Dr. Kiki: This is Twis. This Week in Science episode number 653 recorded on Wednesday, January 10th, 2018. The 2018 prediction show. Hey, everyone, I’m Dr. Kiki and tonight, on This Week in Science, we are going to fill your heads with predictions from last year, predictions for this year and yeah, actually, some science news. But first, TWIS is supported by listeners like you. We thank you for your support. We really couldn’t do it without you.
Justin: Disclaimer! Disclaimer! Disclaimer! Those who can not remember the past, it has been said, are condemned to repeat it. As if the past were only a thing to avoid. Many good things have come from the past. Every good thing, in fact, has its origins in the past. Much of it worth repeating. So, it’s just as well to point out, those who don’t remember the past will have a hard time replicating the positive results that they’ve received at some point before.
Synopsis: Short Legs In A Single Step, A Bloody Mess, Screaming Moths, This Week in The End Of The World, Ancient Dung balls Tell Tales, A Catastrophic Reduction, and Interview w/ Physicist Jon Singleton About Traveling Faster Than Light.
Justin: Disclaimer! Disclaimer! Disclaimer!
Welcome to life! Don’t be bashful. Don’t be shy. There’s no need to walk on by. This is it. The big go around on Theme Park Earth. No pushing now. No need to crowd yourselves. It doesn’t matter where you’re standing now, as the line is irrelevant to where you will end up.
The maps you are handed at the entrance are for general reference purposes only and should not be considered entirely accurate navigating the many points of interest ahead as they were printed before your life was conceived and may bare little resemblance to it once your events are unfolded. There’s a lot to see here if it is your first day on the planet or if you’ve been here for a while now.
And while the rides have ups and downs and bubble gum may occasionally get stuck in your shoes, keep in mind that much like the following hour of programming, this does not necessarily represent the views or opinions at the University of California at Davis, KDVS or its sponsors.
If you think you have seen it all, I encourage you to take another look as the park is under constant renovation. If you have yet to see it all, I highly recommend starting at one of the planet’s many informational booths such as This Week in Science, coming up next. Continue reading “Transcript:TWIS.ORG July 21, 2009”
Synopsis: Digg’n Physics via Twitter, Dino Skinny, Bird Brain Insights, Fish Freakouts!, Tunguska Shuttle Hugs, Building Better Melons, Minion Mailbag, and The Question of the Month!
Justin: Disclaimer! Disclaimer! Disclaimer!
What is right is right. And what is wrong is wrong. What is true is true. And what is untrue is untrue. What is science is science. And what is not science is not science. Such absolutes are hard to find in the push-pull of human nature driven world.
For what is right, like a free election can be untrue in it’s result. What is most easily condemned as wrong, like the murder of innocents can be true as we have seen too often in the past than most recently in Iran.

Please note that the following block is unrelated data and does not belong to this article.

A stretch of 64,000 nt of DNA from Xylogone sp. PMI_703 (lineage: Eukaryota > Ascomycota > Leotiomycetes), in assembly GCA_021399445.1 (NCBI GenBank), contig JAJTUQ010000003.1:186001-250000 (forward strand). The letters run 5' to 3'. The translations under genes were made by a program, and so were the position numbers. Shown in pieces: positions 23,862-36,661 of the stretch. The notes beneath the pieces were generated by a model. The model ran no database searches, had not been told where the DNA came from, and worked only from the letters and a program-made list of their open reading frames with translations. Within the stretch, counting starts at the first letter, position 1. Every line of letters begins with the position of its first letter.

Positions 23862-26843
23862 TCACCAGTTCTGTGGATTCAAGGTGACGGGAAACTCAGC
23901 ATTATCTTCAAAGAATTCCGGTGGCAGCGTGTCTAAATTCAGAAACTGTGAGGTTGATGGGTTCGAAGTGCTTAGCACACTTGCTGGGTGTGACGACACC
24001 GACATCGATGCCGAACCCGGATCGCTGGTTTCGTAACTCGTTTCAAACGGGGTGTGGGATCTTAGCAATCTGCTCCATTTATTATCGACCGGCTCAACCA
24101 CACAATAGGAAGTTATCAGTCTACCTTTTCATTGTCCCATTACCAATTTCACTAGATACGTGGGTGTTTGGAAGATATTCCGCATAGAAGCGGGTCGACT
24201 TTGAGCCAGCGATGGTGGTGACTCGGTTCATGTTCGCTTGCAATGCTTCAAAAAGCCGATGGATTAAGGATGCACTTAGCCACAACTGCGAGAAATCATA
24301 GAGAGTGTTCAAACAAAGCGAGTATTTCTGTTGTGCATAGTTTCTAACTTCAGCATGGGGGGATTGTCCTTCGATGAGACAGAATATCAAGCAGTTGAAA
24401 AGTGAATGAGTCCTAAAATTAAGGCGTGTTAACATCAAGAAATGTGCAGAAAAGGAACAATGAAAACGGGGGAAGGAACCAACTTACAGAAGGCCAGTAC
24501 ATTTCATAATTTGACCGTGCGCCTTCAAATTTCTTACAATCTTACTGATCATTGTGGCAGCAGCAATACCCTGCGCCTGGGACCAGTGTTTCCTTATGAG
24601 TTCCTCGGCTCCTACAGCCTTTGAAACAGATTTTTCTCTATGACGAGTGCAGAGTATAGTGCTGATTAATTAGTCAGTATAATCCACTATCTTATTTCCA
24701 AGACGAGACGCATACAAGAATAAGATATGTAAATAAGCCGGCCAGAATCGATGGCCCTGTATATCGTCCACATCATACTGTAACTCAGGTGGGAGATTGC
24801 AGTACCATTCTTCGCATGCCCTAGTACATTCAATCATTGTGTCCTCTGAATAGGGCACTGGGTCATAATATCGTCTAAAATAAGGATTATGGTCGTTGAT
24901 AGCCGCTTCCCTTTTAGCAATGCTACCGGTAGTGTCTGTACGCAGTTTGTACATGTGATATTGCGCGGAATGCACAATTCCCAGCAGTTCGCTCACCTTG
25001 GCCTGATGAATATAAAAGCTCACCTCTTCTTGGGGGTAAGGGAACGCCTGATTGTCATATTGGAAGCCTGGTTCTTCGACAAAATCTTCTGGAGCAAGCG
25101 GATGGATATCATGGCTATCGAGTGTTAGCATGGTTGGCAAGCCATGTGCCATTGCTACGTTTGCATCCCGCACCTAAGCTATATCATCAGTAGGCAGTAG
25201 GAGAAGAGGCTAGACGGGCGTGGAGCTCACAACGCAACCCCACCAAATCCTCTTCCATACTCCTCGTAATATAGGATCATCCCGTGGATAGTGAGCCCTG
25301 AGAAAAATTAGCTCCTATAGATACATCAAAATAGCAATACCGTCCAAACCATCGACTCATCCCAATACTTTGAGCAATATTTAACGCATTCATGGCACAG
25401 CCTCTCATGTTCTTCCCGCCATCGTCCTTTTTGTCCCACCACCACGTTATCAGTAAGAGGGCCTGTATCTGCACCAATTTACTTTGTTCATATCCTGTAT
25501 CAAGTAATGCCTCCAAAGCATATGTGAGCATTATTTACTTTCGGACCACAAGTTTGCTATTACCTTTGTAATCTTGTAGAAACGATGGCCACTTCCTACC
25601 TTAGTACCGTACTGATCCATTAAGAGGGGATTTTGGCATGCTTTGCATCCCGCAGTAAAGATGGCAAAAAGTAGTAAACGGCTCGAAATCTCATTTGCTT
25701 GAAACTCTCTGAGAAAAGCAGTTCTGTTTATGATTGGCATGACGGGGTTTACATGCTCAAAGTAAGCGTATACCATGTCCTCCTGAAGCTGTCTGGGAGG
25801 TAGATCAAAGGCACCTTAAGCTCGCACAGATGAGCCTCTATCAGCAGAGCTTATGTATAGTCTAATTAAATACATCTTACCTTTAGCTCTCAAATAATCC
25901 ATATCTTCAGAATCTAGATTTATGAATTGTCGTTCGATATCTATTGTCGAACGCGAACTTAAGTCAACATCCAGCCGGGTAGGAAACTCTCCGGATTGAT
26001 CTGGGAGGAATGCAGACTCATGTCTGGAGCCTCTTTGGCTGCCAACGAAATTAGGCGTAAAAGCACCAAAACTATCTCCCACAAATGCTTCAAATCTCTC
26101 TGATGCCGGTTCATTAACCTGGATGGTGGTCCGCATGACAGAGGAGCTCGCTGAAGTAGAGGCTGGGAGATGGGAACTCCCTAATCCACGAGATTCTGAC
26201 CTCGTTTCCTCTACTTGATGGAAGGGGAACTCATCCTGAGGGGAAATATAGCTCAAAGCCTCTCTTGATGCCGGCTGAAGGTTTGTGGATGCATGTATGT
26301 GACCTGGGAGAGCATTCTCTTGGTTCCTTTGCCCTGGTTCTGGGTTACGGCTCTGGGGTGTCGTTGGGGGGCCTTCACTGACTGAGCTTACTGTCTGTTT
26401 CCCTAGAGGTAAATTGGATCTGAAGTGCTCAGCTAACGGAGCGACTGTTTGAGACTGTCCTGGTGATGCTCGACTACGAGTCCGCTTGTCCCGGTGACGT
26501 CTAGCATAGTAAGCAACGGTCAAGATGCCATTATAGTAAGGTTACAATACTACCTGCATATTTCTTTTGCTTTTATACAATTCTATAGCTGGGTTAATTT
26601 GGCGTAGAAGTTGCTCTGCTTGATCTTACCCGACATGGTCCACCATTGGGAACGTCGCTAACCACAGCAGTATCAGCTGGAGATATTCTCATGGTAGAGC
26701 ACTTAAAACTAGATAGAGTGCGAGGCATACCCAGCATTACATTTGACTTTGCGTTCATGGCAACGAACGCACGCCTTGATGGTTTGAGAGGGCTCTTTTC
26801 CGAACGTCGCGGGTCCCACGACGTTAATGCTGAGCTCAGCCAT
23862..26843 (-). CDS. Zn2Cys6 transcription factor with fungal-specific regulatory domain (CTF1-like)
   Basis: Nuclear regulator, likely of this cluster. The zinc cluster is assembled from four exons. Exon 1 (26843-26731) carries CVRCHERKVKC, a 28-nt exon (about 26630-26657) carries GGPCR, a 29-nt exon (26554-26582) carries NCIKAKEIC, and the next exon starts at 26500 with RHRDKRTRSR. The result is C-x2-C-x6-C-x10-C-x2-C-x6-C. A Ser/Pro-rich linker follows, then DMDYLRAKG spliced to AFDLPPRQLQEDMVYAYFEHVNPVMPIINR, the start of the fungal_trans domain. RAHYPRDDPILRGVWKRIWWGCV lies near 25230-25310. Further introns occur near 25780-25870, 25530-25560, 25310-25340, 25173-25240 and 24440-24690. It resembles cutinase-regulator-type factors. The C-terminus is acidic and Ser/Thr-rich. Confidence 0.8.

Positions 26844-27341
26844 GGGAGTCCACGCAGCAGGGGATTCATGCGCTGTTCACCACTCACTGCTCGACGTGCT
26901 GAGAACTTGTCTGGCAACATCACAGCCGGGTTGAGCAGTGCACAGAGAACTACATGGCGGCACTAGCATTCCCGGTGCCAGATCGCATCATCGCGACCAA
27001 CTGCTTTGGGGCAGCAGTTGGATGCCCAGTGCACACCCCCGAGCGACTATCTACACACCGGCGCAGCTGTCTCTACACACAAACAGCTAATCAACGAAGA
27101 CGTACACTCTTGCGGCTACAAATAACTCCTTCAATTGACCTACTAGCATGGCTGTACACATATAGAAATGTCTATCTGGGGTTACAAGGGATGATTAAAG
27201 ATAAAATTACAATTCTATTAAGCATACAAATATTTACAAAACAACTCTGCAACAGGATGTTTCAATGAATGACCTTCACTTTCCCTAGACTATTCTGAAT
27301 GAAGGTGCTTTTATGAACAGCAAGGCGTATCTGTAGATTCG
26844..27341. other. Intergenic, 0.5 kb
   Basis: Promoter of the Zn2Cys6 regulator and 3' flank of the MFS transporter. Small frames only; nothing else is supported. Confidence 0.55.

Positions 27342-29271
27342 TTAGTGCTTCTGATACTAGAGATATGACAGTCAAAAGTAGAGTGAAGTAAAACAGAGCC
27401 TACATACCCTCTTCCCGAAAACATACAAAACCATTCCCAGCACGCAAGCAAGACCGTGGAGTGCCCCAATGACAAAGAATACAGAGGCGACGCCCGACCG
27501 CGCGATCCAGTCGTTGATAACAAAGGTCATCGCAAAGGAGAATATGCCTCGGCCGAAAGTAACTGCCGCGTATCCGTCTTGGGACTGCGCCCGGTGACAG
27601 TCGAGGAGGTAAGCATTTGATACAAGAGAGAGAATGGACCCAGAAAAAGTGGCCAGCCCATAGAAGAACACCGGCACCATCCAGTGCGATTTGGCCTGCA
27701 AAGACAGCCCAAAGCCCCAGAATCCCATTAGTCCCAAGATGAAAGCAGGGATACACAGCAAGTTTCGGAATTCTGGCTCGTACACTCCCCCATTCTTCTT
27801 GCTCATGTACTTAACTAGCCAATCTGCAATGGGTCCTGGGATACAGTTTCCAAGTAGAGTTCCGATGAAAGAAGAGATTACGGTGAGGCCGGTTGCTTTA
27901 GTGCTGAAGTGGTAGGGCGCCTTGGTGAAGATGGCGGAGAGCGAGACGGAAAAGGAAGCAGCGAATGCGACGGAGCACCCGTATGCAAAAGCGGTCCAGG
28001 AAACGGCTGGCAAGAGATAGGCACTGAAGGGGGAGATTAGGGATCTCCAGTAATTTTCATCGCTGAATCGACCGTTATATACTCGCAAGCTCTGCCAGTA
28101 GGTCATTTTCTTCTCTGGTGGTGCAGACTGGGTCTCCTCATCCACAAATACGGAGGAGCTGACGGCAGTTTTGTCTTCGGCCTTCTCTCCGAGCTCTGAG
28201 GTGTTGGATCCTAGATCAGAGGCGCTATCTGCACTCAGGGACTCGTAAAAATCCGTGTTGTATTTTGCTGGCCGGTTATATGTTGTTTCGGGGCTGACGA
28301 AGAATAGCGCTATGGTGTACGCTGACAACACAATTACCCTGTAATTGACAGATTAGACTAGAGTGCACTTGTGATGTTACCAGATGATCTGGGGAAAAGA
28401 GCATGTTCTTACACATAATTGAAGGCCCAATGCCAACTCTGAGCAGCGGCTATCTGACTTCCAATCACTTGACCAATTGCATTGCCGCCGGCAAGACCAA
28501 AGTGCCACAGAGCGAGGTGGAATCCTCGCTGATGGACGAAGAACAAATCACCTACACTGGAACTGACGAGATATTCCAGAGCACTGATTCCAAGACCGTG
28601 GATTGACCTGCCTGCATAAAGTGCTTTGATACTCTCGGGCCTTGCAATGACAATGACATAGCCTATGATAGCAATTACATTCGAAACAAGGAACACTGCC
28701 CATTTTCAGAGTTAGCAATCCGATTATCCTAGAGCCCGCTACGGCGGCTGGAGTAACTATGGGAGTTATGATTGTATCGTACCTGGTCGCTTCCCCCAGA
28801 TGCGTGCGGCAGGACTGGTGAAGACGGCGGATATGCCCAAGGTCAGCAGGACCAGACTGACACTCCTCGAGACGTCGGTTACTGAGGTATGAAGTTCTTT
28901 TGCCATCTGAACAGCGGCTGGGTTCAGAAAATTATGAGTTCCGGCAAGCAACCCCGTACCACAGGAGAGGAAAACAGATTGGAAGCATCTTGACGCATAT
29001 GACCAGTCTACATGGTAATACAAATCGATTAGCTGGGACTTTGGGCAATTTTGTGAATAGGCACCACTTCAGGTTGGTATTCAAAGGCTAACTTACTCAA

What is not science can be disguised as science in order to gain our trust. And fake science journals rigged industry research and false claims by hired assassins of truth — tobacco isn’t addictive, global warming isn’t happening, drugs will never kill you.
As the fabrication of false denials are found out, defrocked, defiled and filed under fraudulent, they much like the following hour of our programming, do not necessarily represent the views or opinions of the University of California at Davis, KDVS or its sponsors.
As living in a world without absolutes can make for a foggy notions sense of being, let us create a few absolutes upon which to stand. What is science is absolutely right and never wrong. For it is a continuing process, the self-correction, that is willing to change when it isn’t correct.
What is science is absolutely true and never untrue. For this ever moving towards truth, regardless of where it started and what we want truth to be has no relation to what truths we find.
And science is a process of getting it right. That is willing to get it wrong until we are getting at what is true more often than we are settling for what is untrue. And so, science therefore rejects all absolutes. All absolutes that is a long the way to becoming, This Week in Science, coming up next. Continue reading “Transcript-TWIS.ORG June 30, 2009”
Justin: Disclaimer! Disclaimer! Disclaimer! There is information all around us – from the spinning spools of the newspaper press to the planet that is spinning. And the solar system is spinning. Spinning in our atoms too. Electrons spinning since before the day began, spinning now and into the future and beyond that too.
And while the dizzying spin of information – much like the following hour of programming, does not necessarily represent the views or opinions of the University of California Davis, KDVS or its sponsors, the potential loss of these spinning bits of information once threatened the very foundations of modern physics.
As massive black holes loomed in even the tiniest waves of anthropic space, even though ships ahead had singled back their eventful fates, one man fearlessly refused to abandon ship and set course for the heart of the swirling gravity well with a singular determination.
“Oh captain, my captain, will we ever see the shores of home?” “Both yes and no,” Captain Susskind assures us and raises sails made of the finest threads to catch a cosmic wind. So, batten your mental hatches, me miniony mates and get ready to cast off with us on This Week in Science, coming up next. [music] Continue reading “Transcript: TWIS.org Aug 08, 2008”